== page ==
Photos of an eruption: Canary Island volcano sends thousands fleeing
By Raphael Minder
Lava from a volcanic eruption on La Palma, one of the Spanish Canary Islands, spread a path of havoc earlier this week, destroying hundreds of homes, forcing the evacuation of thousands of people and prompting warnings of toxic explosions.
The eruption on La Palma — the first major one there in 50 years — began Sunday, and some experts warned that lava might continue to spew for weeks.
About 320 houses on the island off northwestern Africa had been engulfed by fire and lava by Wednesday morning, some 6,000 residents have been evacuated, and a few hundred other homes remain at risk, according to local authorities. Despite the widespread destruction, there have been no reports of deaths or injuries so far.
“We have always lived here fearing an eruption,” said Antonio Rodríguez Acosta, a retired schoolteacher who lives close to the village of Todoque and was evacuated Sunday.
His house has been spared by the lava flow so far, he said, but he has lost a small vineyard nearby.
“This is a complete disaster,” he said. “It is one thing knowing that it could happen one day and another to have to suddenly live through this.”
Firefighters and other emergency workers were scrambling Wednesday to excavate a ravine to divert lava away from Todoque.
Arnau Folch, a volcano expert at the Spanish National Research Council, said, “The main uncertainty is how long this will last.”
But Folch noted that a 1971 eruption lasted about three weeks.
“It seems that what is happening now will resemble pretty closely what happened 50 years ago,” he said.
One major danger, Folch said, is from powerful blasts that might be set off if the lava flow reaches the ocean. As the water expands explosively into jets of steam, it can fragment the lava into exceptionally fine-grained ash. Another concern is the possible release of toxic gases from reactions between the lava and the seawater.
La Palma is one of the smaller and least-populated Canary Islands, which also include Lanzarote and Tenerife, well-established tourism destinations.
Given that the archipelago sits on a volcanic hot spot, the islands are closely monitored by scientists, who have set up several stations to analyze earthquakes.
La Palma has been under close scrutiny since 2017, when seismic activity intensified there — a telltale sign that an eruption may occur. This month, scientists issued warnings after recording thousands of small quakes. The tremors, and images of the eruption, have also been recorded by the European Union’s observation satellite program, Copernicus.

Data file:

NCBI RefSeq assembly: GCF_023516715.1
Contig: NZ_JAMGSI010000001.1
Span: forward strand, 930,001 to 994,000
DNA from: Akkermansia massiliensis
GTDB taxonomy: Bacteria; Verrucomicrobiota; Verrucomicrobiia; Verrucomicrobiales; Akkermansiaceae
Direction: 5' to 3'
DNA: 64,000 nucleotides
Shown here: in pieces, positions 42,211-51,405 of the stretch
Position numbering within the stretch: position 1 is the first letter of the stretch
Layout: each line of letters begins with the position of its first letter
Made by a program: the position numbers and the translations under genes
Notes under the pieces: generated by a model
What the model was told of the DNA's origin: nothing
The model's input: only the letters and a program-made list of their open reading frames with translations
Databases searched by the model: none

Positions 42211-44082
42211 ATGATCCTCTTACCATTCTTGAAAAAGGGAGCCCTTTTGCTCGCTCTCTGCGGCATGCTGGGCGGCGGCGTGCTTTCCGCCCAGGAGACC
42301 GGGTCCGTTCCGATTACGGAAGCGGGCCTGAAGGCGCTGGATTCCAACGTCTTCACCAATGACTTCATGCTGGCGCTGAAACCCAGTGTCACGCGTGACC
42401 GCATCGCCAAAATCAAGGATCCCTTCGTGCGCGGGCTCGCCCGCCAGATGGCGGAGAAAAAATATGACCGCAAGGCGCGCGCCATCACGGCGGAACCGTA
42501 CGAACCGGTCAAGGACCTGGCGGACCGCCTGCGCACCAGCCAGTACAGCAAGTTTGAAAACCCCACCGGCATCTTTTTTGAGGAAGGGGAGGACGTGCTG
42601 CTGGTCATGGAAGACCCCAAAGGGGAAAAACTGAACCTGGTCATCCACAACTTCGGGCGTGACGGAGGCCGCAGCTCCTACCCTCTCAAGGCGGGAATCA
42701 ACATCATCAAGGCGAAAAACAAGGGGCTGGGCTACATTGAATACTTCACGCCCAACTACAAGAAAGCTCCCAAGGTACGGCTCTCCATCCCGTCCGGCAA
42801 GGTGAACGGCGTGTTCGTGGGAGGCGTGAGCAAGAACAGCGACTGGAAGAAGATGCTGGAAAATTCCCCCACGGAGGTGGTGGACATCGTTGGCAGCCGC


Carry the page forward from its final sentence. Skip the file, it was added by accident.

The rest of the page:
The geology of the Canary Islands allows lava and gases to escape from fissures, which can result in eruptions of various intensity and in various locations. The eruption Sunday was followed by the opening of another vent two days later, which in turn induced more earthquakes.
Since Tuesday, the lava’s advance toward the ocean has been slowed by flatter terrain, but local authorities declared a 2-nautical-mile exclusion zone in the waters around the island in case volcanic activity sets off underwater explosions that could threaten shipping.
Scientists say it is too early to establish whether more eruptions could occur and how much more lava might be released.
Héctor Lamolda Ordóñez, an earth sciences engineer who teaches at the Complutense University in Madrid, said the eruption was still in its first phase, during which new vents can appear while others get plugged. Eventually, “activity is likely to be concentrated in just a few vents,” he said.
On Tuesday and Wednesday, inhabitants of some of the evacuated hamlets and villages close to the national park where the volcano is located, Cumbre Vieja, were permitted to return to their homes under supervision from emergency services to salvage personal belongings.
But others were urged to keep their distance.
“The area is far from safe,” one island official, Mariano Hernández Zapata, told local news media.
Tourists, at least initially, got a more mixed message.
The Spanish tourism minister, Reyes Maroto, was forced to walk back comments made in a radio interview suggesting that the eruption could be “an attraction” for visitors who might “enjoy what nature has brought to La Palma.” After a backlash, Maroto said the priority was helping the thousands of islanders affected.
Veronika Siewers, who operates a scuba diving club at the southern end of La Palma, said she had already had a slew of canceled bookings.
“I’m getting calls every hour from people asking whether or not they can still come, and I honestly don’t know what to tell them,” she said.